Ma Bo and Ma Noi have emerged over the last few years as top destinations for adventurers in Vietnam. 

Ma Bo sits in Da Quyn Commune, Duc Trong District in the Central Highlands province of Lam Dong. It is located next to Ta Nang Commune – home of a famous Ta Nang trekking route. The commune is the ancestral homeland of the Churu ethnic group.

Ma Noi, a mountainous commune in Ninh Son District in the central province of Ninh Thuan, is home to the Raglay ethnic group. The ruggedness of the region has helped the Raglay maintain their cultural identity in the face of modernity. 

The trail crosses through forests and poetic landscapes.  Photo: Vi Thich / Handout via Tuoi Tre
The trail crosses through forests and poetic landscapes. Photo: Vi Thich / Handout via Tuoi Tre

To travel by motorbike between Ma Noi and Ma Bo takes about six hours, however members of the Churu and Raglay often opt for a shorter but much more treacherous 25-kilometer trail over streams and through forests.

The trail is associated with mysterious and thrilling stories and is strictly guarded to protect the centuries-old forest.

The trail also serves as a cultural link the Churu community and the Raglay people, who live in brotherhood.

For trekkers, this spectacular route offers more than just a journey into nature, it also offers an opportunity to delve into the culture and daily lives of the Churu and Raglay people.

The Ma Bo-Ma Noi trail is a mind-challenging route over slopes and streams. Photo: Vi Thich / Handout via Tuoi Tre
The Ma Bo-Ma Noi trail is a mind-challenging route over slopes and streams. Photo: Vi Thich / Handout via Tuoi Tre

“Vi Thich” (For Love) – a group of young people who sponsor charity initiatives across Vietnam, is helping to introduce the Ma Bo – Ma Noi trek to the tourism community.

In fact, the group has empathized so much with the Churu and Raglay people that they have “left the city for the forest” and built a homestay along the trail aimed at creating sustainable opportunity for the Churu and Raglay people to share their culture with travel lovers.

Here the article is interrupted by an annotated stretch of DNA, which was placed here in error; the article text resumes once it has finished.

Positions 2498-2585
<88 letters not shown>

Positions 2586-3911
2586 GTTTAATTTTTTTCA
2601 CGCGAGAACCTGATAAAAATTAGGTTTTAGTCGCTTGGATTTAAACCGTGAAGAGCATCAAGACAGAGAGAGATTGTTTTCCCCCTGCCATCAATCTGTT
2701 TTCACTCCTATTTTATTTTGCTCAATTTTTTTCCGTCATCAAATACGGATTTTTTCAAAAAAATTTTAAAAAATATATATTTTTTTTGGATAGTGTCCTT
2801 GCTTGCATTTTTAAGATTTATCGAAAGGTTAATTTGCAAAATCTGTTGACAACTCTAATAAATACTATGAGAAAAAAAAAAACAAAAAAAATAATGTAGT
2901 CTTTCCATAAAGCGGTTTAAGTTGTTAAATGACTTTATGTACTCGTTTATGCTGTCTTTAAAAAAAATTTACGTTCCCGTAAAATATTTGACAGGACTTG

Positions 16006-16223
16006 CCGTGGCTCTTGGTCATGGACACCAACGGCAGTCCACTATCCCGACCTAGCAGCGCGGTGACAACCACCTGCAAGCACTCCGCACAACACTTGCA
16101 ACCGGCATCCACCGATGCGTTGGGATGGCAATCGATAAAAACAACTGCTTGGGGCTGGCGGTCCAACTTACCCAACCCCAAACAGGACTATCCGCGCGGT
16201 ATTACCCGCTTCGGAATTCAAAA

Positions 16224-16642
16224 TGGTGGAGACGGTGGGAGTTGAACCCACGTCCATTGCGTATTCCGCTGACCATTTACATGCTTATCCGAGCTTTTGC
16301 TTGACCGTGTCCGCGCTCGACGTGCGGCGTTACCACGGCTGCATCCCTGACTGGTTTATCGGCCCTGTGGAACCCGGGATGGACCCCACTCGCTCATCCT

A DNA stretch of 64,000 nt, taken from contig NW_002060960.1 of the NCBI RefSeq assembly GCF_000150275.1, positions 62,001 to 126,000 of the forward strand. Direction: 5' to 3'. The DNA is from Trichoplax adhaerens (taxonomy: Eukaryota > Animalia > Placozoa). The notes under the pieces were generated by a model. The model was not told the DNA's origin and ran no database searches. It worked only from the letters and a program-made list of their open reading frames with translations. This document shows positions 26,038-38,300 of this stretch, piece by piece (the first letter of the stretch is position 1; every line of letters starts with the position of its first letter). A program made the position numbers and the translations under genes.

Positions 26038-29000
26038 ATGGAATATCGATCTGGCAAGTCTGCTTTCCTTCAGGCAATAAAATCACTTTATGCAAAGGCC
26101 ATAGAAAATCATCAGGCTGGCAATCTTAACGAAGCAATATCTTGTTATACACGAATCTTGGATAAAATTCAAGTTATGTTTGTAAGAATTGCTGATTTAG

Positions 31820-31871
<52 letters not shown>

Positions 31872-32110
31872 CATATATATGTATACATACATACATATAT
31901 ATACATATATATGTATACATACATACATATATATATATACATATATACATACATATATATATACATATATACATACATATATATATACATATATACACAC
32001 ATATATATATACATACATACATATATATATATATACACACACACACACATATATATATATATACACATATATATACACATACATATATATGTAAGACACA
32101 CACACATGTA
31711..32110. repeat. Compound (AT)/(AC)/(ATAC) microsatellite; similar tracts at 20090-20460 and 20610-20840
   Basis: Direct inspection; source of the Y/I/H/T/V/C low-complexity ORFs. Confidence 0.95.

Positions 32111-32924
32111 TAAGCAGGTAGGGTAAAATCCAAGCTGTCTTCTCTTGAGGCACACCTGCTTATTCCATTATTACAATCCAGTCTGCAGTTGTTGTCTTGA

Their project also includes the creation of a library for the local ethnic minority community, training courses for local children, and collecting garbage.

A library which offers free books to local children in the area. Photo: Vi Thich / Handout via Tuoi Tre
A library which offers free books to local children in the area. Photo: Vi Thich / Handout via Tuoi Tre
Children enjoy colorful books at a library which offers free books to local children in the area. Photo: Vi Thich / Handout via Tuoi Tre
Children enjoy colorful books at a library which offers free books to local children in the area. Photo: Vi Thich / Handout via Tuoi Tre

The Ma Bo-Ma Noi trekking route

Under the guidance of a Churu local, tourists can explore the route in two days and one night by bicycle or on foot.

A road trip from Ho Chi Minh City to the Ma Bo village usually takes about six hours.

The best time of year to visit Ma Bo is from January to the end of September, prior to the torrential rains that rock the area during the last three months of the year.

A road crosses a stream. Photo: Vi Thich / Handout via Tuoi Tre
A road crosses a stream. Photo: Vi Thich / Handout via Tuoi Tre

The Ma Bo-Ma Noi crosses a forest route along a tangle of streams. While its uphill slopes can pose a challenge to trekkers, the majestic landscapes and trees of pine, arenga pinnata, and cashew make the journey well worth the struggle.